Howard’s theory of the day was that such extremes didn’t occur during long continued frosts but rather at an interval of one winter after such a season. He mentions the frost of 1794-95, which lasted 44 days, immediately before which the thermometer fell to -2F. The following year a low temperature of -6.5F was recorded. The year 1816 followed the cold winter of 1813/14 – the same pattern, so Howard was prepared for the night of February 9th 1816.
Modern climatologists tend to discount these old records by arguing that standard conditions set by the World Meteorological Organisation were not met. However, Howard backs up his findings with a very thorough explanation of how he went about measuring the record low temperature that followed a freezing day where the maximum thermometer didn’t rise above -6.7C.
“Early in the evening on trying the experiment of placing a wet finger on the iron railing it was found to adhere immediately and strongly to the iron. I exposed several thermometers in different situations.
“At 8 pm, a quicksilver thermometer with the bulb supported a little above the snow stood at 0F. At 11pm a spirit thermometer in the same position indicated -4F, the former which had a pretty large bulb had not sunk below -3F. At 7.30am the 10th a quicksilver and a spirit thermometer hung overnight about 8ft above the ground indicated respectively -3F and were evidently rising.
“The thermometer near the surface of the snow had fallen to 5F and probably lower, but at the usual height from the ground of my standard thermometer the temperature was at no time below -5F. The exposure is north and very open.”
Howard goes on to describe the following day:
“From 8am the thermometer continued to rise steadily at noon a temperature of 25F was pleasant by contrast to the feeling and it was easy to keep warm in walking without an upper coat. Even at 0F, however, the first impression of the air on the skin was not disagreeable; the dryness and stillness greatly tending to prevent that sudden abstraction of heat which is felt in moist and quickly flowing air.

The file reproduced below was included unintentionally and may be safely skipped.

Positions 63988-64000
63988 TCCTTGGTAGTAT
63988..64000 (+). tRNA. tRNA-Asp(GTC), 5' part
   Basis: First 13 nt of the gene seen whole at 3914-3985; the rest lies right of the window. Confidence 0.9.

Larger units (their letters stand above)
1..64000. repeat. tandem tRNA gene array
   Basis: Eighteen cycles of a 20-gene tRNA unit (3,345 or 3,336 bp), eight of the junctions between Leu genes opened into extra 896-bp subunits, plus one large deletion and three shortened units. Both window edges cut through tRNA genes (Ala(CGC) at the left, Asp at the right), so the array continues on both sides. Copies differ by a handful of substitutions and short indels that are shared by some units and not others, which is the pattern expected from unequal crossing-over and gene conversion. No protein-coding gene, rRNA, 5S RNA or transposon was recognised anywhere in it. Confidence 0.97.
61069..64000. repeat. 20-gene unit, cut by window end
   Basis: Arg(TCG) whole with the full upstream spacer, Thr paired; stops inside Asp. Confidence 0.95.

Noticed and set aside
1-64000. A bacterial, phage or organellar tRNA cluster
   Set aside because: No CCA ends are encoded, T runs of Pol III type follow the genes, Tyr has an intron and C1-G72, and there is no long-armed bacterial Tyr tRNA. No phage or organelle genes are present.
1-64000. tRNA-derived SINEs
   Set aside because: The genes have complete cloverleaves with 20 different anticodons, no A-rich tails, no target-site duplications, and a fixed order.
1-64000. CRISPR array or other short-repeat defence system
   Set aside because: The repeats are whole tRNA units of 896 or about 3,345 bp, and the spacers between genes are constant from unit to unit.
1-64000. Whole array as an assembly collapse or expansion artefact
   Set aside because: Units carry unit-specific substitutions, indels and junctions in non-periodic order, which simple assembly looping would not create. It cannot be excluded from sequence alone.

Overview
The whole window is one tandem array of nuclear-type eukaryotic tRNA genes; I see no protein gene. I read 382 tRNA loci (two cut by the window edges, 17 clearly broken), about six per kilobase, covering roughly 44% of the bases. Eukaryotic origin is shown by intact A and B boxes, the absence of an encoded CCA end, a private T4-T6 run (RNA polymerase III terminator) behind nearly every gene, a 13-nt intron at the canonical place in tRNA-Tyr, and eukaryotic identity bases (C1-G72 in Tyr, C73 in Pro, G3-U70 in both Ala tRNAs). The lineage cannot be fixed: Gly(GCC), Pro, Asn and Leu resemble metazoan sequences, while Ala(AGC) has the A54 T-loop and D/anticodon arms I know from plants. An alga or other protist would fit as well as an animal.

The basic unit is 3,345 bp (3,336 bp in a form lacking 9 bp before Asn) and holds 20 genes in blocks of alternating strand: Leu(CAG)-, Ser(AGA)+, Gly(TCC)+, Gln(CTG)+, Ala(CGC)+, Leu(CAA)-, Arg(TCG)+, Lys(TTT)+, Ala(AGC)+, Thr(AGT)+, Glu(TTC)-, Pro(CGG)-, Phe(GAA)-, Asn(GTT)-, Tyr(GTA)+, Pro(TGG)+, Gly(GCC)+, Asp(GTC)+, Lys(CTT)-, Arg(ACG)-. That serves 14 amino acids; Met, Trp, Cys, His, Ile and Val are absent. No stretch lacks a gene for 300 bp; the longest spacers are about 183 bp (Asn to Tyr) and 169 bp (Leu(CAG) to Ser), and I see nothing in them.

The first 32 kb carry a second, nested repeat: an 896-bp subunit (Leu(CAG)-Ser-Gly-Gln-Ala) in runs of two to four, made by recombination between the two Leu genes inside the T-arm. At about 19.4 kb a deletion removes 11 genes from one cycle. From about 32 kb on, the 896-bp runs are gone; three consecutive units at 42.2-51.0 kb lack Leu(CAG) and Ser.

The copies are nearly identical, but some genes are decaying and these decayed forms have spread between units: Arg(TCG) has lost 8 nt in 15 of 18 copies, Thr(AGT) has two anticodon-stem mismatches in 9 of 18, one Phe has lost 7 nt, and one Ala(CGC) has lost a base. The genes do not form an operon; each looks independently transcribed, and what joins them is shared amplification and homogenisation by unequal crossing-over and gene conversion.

“Early in the afternoon the wind changed all at once to SW some large cirri which had appeared all day passed to cirrocumulus and cirrostratus with obscurity to the south. I now confidently expected rain as had happened in former instances but was deceived and the thaw took place with a dry air for the most part and with several interruptions by night.
As often happens with severe cold snaps Howard reported on the 17th that the snow “was mostly gone but very thick ice remains on ponds”; a period of just over a week.
The cold snap saw the mean temperature for February 1816 over three degrees colder than average at 0.8C.
Such extreme temperatures are rare in the capital though not unheard of. I know that there have been cases of sub -20C readings in, for example, the Rickmansworth frost hollow and Ian Currie’s Chipstead Valley, but I have never seen anything so low in east London. Could it be repeated again? Possibly, but like 1816, the synoptics would have to be absolutely perfect for it to happen.
Winter in the London area this year is likely to be average overall, following the pattern of the past two winters that saw little snow.
A rather mild December, dominated by a SW’ly flow with only brief, cooler, NW’ly incursions, will be followed by a rather cold January and average February. Rainfall throughout is likely to be average or slightly above. Probabilities of this scenario are listed in the tables.
The best chance of any snow is most likely to be at the end of January, though given the generally mild pattern it is not likely to last longer than two or three days.